Recall the first prison scene in George Orwell’s Nineteen Eighty-Four. Winston Smith is locked in a crowded and filthy cell with other offenders against the orthodoxy of Big Brother. One of these is his neighbor, a fat, sweaty, ordinary fellow named Parsons. His offense? Not the concerted action that Smith has undertaken. Parsons hasn’t kept a diary. He hasn’t attempted to collect curiosities from before Big Brother’s reign. He hasn’t had illicit relations with a woman. He hasn’t tried to save physical evidence that the Ministry of Truth is in the business of lies and the obliteration of history. No, Parsons is a regular participant in all the hygienic social exercises of the state. His offense was subliminal. He cried out, in his sleep, “Down with Big Brother.”
For that social sin, Parsons was turned in to the authorities. Which apparatchiks accomplished this great work of justice? His small children, that’s who. And Parsons, muddled and dismayed, says he is proud of them for it.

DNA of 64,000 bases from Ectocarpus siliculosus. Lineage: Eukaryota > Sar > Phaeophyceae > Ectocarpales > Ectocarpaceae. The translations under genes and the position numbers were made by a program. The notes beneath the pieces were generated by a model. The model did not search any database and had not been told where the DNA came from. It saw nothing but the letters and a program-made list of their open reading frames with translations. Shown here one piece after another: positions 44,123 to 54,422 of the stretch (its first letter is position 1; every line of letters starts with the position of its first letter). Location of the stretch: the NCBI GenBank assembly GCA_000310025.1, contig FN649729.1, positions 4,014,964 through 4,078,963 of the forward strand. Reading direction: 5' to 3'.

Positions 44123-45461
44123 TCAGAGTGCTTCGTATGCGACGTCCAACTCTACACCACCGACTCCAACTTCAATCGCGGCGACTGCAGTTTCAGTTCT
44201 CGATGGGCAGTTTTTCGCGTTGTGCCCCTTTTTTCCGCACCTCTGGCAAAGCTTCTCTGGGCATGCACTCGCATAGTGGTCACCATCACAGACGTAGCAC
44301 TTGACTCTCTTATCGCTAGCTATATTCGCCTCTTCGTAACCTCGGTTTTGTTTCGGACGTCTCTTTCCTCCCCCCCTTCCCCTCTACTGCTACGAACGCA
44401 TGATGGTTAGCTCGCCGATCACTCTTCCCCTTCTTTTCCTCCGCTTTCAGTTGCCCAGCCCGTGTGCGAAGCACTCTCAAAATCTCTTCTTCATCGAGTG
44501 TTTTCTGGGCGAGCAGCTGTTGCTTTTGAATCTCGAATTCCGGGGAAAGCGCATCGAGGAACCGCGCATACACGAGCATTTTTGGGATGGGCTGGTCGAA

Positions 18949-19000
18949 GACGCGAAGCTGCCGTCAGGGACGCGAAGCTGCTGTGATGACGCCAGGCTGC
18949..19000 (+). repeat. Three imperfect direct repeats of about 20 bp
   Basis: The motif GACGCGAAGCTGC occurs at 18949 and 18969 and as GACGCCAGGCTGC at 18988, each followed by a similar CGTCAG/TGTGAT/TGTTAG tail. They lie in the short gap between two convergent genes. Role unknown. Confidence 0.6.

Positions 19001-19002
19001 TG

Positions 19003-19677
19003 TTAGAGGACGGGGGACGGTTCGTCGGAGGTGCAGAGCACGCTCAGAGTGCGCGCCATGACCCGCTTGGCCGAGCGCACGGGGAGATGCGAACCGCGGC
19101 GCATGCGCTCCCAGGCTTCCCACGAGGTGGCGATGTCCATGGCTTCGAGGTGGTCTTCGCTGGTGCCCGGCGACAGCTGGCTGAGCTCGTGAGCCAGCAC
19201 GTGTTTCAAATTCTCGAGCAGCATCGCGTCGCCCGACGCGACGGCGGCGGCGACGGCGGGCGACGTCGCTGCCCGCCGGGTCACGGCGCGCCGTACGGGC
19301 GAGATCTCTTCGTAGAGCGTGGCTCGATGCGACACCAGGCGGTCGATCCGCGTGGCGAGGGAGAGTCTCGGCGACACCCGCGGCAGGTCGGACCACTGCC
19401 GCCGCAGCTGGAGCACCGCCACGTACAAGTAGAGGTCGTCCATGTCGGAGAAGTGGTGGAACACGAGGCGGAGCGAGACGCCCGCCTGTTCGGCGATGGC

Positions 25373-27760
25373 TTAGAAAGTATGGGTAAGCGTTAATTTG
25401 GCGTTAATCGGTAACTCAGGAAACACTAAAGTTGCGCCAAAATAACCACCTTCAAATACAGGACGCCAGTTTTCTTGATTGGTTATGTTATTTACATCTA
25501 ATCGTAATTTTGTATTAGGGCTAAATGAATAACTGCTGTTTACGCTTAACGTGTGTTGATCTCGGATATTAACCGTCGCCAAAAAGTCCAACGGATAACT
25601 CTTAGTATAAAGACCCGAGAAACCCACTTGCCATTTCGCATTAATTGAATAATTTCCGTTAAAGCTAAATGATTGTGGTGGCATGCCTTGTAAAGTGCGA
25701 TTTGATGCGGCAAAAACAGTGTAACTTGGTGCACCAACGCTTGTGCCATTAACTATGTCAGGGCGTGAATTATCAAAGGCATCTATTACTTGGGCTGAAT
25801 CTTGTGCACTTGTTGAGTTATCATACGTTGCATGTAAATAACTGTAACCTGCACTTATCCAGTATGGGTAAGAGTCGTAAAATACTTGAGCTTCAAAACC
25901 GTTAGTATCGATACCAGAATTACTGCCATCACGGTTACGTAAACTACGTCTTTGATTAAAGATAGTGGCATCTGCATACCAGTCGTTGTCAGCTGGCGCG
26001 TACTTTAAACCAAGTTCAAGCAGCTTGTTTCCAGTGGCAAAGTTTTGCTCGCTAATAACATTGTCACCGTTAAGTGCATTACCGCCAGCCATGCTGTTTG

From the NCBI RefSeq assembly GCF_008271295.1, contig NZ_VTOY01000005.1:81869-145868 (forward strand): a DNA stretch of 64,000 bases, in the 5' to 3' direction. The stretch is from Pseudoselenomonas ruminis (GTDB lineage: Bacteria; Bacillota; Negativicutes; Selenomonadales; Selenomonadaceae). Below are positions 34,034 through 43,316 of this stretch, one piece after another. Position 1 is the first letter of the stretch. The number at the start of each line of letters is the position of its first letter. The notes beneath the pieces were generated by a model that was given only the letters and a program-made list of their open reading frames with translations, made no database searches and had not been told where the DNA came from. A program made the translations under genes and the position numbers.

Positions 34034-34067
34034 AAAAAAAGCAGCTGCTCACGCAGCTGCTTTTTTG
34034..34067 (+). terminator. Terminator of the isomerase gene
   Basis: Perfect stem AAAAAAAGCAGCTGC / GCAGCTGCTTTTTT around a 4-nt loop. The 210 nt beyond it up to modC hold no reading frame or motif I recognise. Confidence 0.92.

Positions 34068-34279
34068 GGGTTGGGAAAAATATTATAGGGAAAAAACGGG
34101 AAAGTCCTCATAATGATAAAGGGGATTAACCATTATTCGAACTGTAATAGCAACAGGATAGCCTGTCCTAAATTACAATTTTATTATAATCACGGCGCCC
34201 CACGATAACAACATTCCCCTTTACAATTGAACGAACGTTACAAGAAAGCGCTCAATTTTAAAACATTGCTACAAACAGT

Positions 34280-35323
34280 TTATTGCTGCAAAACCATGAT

The Christian examines his conscience and understands that all men have sinned, and all have fallen short of the glory of God. Father Zossima, the spiritual beacon in Dostoyevsky’s The Brothers Karamazov, says that the monk must remember that his being in the monastery is a sign that he is not better than other men, but worse.
“No one can judge a criminal,” he says, “until he recognizes that he is just such a criminal as the man standing before him, and that he perhaps is more than all men to blame for that crime.”
Zossima remembers the wisdom of his brother, Markel, who died when he was but a lad. “Another thing, mother,” says Markel, resting on his bed only a few days before his death, “every one of us has sinned against all men, and I more than any.” When the mother smiles and says that cannot be so, Markel recalls her to Christian wisdom that is both mystical and realistic. “Mother, little heart of mine,” says the boy, “little heart of mine, my joy, believe me, everyone is really responsible to all men for all men and for everything. I don’t know how to explain it to you, but I feel it is so, painfully even. And how is it we went on then living, getting angry and not knowing?”